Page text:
You don’t have to hate summertime

Feeling the heat: More roads, more concrete, more dark grey tiled roofs, and more stacks of apartments locked down with air-conditioners, all add more to the heat.
Feeling the heat: More roads, more concrete, more dark grey tiled roofs, and more stacks of apartments locked down with air-conditioners, all add more to the heat.

It’s one thing to bid good riddance to a very hot summer. But there are ways to make summer a season to look forward to, without resorting to long days inside air-conditioned living rooms or expeditions to air-conditioned shopping malls. Summertime in western Sydney should be a time for relaxation and pleasure.

We can start with making our homes perform better. Twelve months ago, we decided to upgrade our house so that it is cooler on hot days. Large houses like ours should be comfortable all year round without need for air-conditioning.

Our approach was to do 100 things that made a difference, no matter how small. This summer, we monitored our interventions. Rarely did the inside of the house top 24 degrees. Even during that three-day horror heatwave earlier this month, we stayed under 27 degrees. By early evening we were enjoying – yes, enjoying – outside life on our verandas and in our garden.

Our list of renovations included some heavier hitting: whirlybirds on the roof and thicker ceiling insulation. Then we added a vertical drop metal shutter on a large western window.

And there were smaller measures. Close fitting interior Holland blinds are cheap and effective. We swapped two bulky heat absorbing metal door and window frames for wooden varieties. Carpeted areas were stripped, leaving a cool concrete slab, which we covered in slate. We filled the verandas with large pots of flowers and herbs. A heat reflecting lawn area near the house was allowed to grow a little wilder. We refreshed the kitchen and interior walls with lighter colours. A fridge and a freezer and their ageing hot pump units were sent packing.

Throw in shorts, loose T-shirts, good books and a large jigsaw puzzle and our holidays were well spent.

Obviously not everyone has the house options we have, but everyone can benefit from better neighbourhood-scale adaptions to heat. There are lessons from overseas cities – like Madrid – for coping with hot days, where good urban design means people enjoy local parks and water bodies, outside-eateries, shady plazas and cool pathways.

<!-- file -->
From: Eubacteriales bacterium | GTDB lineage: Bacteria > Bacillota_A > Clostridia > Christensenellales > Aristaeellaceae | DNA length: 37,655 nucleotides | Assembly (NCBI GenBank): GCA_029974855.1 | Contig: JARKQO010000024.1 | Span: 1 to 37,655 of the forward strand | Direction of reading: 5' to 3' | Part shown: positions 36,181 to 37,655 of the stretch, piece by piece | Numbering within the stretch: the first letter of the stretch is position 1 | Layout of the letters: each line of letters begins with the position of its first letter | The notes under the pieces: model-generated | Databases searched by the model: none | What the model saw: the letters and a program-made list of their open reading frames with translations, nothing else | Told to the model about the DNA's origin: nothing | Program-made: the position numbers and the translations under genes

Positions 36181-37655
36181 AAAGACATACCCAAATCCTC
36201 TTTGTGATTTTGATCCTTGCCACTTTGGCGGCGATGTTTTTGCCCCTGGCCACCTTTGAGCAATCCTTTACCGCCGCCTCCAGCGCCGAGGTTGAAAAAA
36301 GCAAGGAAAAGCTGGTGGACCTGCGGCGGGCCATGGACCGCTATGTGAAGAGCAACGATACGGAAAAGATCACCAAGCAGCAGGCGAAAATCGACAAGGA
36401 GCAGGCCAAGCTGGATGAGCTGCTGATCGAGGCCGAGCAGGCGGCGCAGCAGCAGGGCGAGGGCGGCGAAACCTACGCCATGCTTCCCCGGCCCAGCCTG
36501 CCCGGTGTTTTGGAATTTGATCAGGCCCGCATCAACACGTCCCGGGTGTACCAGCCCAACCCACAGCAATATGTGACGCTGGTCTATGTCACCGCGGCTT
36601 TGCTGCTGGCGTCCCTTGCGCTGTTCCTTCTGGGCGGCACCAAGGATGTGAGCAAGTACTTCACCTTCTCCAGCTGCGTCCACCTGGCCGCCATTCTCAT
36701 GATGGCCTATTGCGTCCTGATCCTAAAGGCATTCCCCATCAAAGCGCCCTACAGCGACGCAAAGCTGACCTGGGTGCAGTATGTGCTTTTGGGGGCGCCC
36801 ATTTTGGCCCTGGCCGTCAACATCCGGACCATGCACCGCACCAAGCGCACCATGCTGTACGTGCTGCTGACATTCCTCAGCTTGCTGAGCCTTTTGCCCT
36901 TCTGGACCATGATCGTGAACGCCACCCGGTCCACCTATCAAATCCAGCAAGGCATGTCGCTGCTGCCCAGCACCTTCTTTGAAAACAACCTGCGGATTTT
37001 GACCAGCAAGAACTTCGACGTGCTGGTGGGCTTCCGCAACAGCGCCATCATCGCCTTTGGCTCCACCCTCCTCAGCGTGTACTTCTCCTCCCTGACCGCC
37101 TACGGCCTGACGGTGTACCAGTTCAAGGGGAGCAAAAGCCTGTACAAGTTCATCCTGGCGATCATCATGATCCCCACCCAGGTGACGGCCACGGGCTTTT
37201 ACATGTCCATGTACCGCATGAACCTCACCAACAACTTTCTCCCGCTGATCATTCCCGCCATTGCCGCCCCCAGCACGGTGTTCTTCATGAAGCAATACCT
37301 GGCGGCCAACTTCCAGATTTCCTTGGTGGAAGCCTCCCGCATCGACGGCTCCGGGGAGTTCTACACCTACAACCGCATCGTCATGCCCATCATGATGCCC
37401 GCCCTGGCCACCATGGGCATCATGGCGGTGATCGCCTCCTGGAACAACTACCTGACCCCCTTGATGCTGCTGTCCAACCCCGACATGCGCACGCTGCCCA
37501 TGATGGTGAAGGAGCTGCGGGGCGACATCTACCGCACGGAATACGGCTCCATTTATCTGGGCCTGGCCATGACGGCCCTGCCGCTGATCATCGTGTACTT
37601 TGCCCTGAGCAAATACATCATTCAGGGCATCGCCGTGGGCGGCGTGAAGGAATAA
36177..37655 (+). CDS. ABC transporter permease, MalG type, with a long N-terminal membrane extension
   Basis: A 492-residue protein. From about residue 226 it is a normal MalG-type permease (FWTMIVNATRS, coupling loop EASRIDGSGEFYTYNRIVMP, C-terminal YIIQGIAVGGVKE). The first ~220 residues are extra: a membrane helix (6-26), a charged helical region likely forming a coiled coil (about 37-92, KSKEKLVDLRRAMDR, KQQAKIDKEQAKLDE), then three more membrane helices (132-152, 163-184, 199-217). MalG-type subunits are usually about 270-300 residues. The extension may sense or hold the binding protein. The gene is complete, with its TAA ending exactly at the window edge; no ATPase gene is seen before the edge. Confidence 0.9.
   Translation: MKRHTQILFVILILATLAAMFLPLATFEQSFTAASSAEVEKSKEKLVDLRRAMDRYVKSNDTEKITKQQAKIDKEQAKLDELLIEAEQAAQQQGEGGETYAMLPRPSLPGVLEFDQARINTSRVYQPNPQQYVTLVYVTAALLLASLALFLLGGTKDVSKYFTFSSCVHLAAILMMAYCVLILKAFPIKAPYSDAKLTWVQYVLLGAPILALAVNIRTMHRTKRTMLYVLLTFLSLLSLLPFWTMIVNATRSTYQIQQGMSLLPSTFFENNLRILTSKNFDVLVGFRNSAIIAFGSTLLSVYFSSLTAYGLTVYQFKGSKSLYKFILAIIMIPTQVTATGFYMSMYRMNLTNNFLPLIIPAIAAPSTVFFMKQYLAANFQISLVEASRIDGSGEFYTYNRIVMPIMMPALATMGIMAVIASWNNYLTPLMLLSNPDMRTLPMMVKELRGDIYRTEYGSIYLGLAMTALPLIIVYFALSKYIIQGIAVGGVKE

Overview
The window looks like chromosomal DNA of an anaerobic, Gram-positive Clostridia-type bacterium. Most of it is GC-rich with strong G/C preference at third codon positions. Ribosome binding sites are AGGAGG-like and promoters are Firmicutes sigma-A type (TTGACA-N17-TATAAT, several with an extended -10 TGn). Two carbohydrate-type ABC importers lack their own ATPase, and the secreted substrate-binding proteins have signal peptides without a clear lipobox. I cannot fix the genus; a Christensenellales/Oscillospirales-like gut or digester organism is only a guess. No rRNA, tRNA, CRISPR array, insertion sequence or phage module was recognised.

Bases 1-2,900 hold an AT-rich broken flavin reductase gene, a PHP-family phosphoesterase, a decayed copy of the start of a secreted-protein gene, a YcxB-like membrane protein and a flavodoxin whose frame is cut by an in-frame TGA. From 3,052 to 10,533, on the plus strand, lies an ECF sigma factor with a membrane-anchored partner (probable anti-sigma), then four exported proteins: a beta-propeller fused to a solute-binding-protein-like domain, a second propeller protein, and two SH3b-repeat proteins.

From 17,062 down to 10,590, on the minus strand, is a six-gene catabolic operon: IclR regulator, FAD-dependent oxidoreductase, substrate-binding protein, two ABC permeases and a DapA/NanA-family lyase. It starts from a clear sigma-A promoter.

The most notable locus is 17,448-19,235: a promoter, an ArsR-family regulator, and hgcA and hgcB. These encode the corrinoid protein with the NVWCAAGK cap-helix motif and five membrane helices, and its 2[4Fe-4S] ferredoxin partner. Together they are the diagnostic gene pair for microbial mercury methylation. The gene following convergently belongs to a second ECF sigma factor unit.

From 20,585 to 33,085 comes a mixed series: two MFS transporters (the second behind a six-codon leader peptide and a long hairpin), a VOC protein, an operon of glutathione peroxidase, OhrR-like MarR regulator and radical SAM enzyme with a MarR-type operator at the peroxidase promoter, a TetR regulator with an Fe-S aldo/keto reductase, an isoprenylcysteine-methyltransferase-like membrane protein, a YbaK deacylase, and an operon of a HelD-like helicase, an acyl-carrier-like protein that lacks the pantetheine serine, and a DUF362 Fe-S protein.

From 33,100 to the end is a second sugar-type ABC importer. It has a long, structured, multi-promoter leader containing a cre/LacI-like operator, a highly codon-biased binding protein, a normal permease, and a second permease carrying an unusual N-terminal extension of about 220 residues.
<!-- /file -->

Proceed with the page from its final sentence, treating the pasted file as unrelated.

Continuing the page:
There are lessons too from Canberra, of all places. We ventured to the national capital in the heat of January for a few days at the galleries. Each evening we walked to local high streets in Kingston and Manuka. The footpaths are well kept and covered by tree canopies  – not pruned to an inch of their lives by power-line maintenance crews. The shopping centres are clean with cared-for plant boxes and quality pavements meaning patrons don’t wrestle with unstable café tables and chairs. Sensible liquor laws enable families to enjoy good food and a civilised drink at reasonable prices. Fingers of parkland invite strollers and their ice creams down to the edge of Lake Burley Griffin – an artificial water body created by damming a small river, it is worth noting. In all, an otherwise hostile hot valley a long way from the coast has been turned into a pleasant place to be in the middle of summer. Heat is sucked out of these Canberra neighbourhoods by the effects of many small measures, most of them inexpensive.

Summer in Australia has been a time to be on the coast – and there has been plenty of beach to go around. Now, in a bigger growing Australia summer at the beach means congested day trips. We need to enjoy life beyond the beach, in the suburbs. There are easy gains away from the air-con switch.

The Western Sydney Regional Organisation of Councils (WSROC) is launching an important campaign this week. It is called Beat the Heat. Western Sydney didn’t perform well at all in coping with heat this summer. More roads, more concrete, more dark grey tiled roofs, and more stacks of apartments locked down with air-conditioners running flat out, all add more and more heat. Western Sydney needs to perform better.

  • Professor Phillip O'Neill is Director of the Centre for Western Sydney at Western Sydney University.